Growing up in a large city like Goiania, Brazil, may not sound all that compatible with dairy cattle research. However, Dr. Vinicius Machado knew from a very young age his life was headed for the dairy industry.
After getting his Doctor of Veterinary Medicine from the Federal University of Goias, Brazil, in 2008, Machado headed to Cornell University in New York to study under Dr. Rodrigo Bicalho. By 2015, he had earned his Ph.D. in animal sciences and began a residency at Cornell’s College of Veterinary Medicine in the Department of Population Medicine and Diagnostic Sciences. Two years later, Machado became the first professor hired into Texas Tech University’s new Department of Veterinary Sciences within the College of Agricultural Sciences and Natural Resources.
“I got very excited about the opportunity of coming here and actually getting my research program established here and getting the department to have a good relationship with local industry as well; the same way that the beef guys do out here,” Machado said.
Having arrived in Lubbock in August, his new office still lacks that lived-in look. The walls unadorned and the desktop empty save for a computer and a nameplate, Machado has a lot of work to do to get his office and the new program ready for classes in the fall of 2018.
“We are thinking of doing some online courses so that veterinarians that are a little farther away can actually get a Masters in Preventative Medicine,” Machado said. “We still have to get a good look at the curriculum of other departments and try not to cover too much of what’s already being taught in other departments.”
As far as research is concerned, Machado is thrilled about the prospects the new position will offer. His love of dairy cattle will have room to grow at Texas Tech as he says the limits on his research topics are minimal. Machado said as long as he can get his research funded, he has free range for his topics to study.
“It really seems that the department is going toward preventative medicine and population medicine, which I am also passionate about,” he said. “It’s going to be really good to start a program to teach not only veterinarians but other people that are interested in population medicine.”
“I think they saw in us a good opportunity to start a strong dairy program at Texas Tech.”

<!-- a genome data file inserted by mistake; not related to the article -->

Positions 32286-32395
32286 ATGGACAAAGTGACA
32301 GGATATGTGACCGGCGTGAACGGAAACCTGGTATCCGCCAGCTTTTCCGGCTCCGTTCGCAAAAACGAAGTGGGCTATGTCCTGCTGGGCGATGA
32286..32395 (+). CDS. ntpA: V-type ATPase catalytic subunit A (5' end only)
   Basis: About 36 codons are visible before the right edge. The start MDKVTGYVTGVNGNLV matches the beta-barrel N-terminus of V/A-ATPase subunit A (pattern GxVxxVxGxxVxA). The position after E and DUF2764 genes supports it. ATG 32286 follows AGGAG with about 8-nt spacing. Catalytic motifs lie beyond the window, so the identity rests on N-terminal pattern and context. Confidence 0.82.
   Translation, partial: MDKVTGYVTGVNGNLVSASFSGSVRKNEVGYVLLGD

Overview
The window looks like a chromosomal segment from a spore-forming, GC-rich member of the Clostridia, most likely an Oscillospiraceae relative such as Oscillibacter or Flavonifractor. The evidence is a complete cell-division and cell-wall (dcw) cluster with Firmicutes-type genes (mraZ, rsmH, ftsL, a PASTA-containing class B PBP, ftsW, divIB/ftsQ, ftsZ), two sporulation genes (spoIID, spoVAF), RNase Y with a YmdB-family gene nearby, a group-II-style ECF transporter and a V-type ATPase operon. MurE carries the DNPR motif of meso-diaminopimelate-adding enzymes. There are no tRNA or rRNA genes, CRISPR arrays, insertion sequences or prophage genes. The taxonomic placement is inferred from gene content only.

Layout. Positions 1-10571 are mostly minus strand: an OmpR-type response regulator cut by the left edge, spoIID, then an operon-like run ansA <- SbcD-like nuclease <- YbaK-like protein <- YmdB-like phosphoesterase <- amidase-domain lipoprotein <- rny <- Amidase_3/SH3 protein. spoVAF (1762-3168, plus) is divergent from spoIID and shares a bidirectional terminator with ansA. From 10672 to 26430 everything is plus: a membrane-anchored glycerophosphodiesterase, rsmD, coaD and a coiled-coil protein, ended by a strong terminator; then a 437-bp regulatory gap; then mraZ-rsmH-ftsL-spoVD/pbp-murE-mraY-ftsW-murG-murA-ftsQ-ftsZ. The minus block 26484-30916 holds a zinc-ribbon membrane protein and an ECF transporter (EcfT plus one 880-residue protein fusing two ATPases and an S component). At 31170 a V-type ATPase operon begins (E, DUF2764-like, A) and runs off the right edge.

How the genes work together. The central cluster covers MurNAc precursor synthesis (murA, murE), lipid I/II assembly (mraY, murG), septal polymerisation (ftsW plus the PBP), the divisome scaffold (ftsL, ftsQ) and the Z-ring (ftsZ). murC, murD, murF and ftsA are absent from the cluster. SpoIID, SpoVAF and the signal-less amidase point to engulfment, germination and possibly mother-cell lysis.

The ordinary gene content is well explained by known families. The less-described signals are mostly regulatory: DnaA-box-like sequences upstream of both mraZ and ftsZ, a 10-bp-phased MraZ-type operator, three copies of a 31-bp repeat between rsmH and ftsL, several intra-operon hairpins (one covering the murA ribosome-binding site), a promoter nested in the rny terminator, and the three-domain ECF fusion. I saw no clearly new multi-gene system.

The Dairy Guys
Rafael Neves, a friend and colleague of Machado, will be joining him as a faculty member in the new department. Neves was also at Cornell before coming to Tech and shares Machado’s interest in dairy cattle.
“I knew they were interviewing my friend, too,” Neves said. “But in the academic world, you will end up competing for jobs with your friends eventually. Luckily, they ended up hiring both of us.”
Neves arrived in Lubbock in October 2017, and he and Machado have begun working together with Dr. Mike Ballou, associate professor of ruminant nutrition and immunology, CASNR associate dean for research, and the newly appointed department head of veterinary medicine, to structure the new department and figure out the curriculum. Ballou also has an interest in dairy cattle, which has been limitedly explored at Texas Tech.
“I think one of the reasons they chose me was because Rafael and I were both dairy guys,” Machado said, “and Texas Tech ended up acknowledging that they only have Mike Ballou working with dairy here, which is not enough for the number of dairy cattle they have in the region and knowing that Texas Tech is really integrated with the local agricultural industry, and this was one thing they were missing.”
“I think they saw in us a good opportunity to start a strong dairy program at Texas Tech,” Neves said.
It is not clear yet if the new Department of Veterinary Medicine will be connected to the School of Veterinary Medicine that Texas Tech has in the works, but it is a possibility. Machado, Neves and Ballou are still figuring out how this new program will fit in with all the others CASNR has to offer.
So far, Machado and Neves are focusing solely on their research. They began touring the local dairies in West Texas in mid-October to forge relationships with the local industry. They plan to visit dairies in New Mexico to develop sturdy relationships for Tech and research opportunities for themselves.
The Family Man
When he isn’t focused on his passion for cattle and the development of the new department, Machado is a family man. He and his wife Eila, who he met on their intramural soccer team, have a new baby keeping them up at night and keeping them busy during the day.
“I have a one-year-old baby that pretty much takes up all of my free time,” Machado said. “I played soccer, and I biked a lot, too, but now that’s all gone. We are, after all, still trying to find our way around Lubbock.”
Machado says his wife is also excited about the move. She has a joint appointment with the new Department of Veterinary Sciences and the animal science department and will start teaching dairy cattle production for Texas Tech in the fall of 2018. Eila is new to teaching, but Machado says she is excited about this new opportunity.
As a new professor and new dad, Machado can’t wait to see where this new move will take him. He was all smiles when he said he and his wife looked forward to teaching at Texas Tech.
“Our family is growing, and a lot has changed in our lives,” Machado said. “We are both very excited to see where it goes.”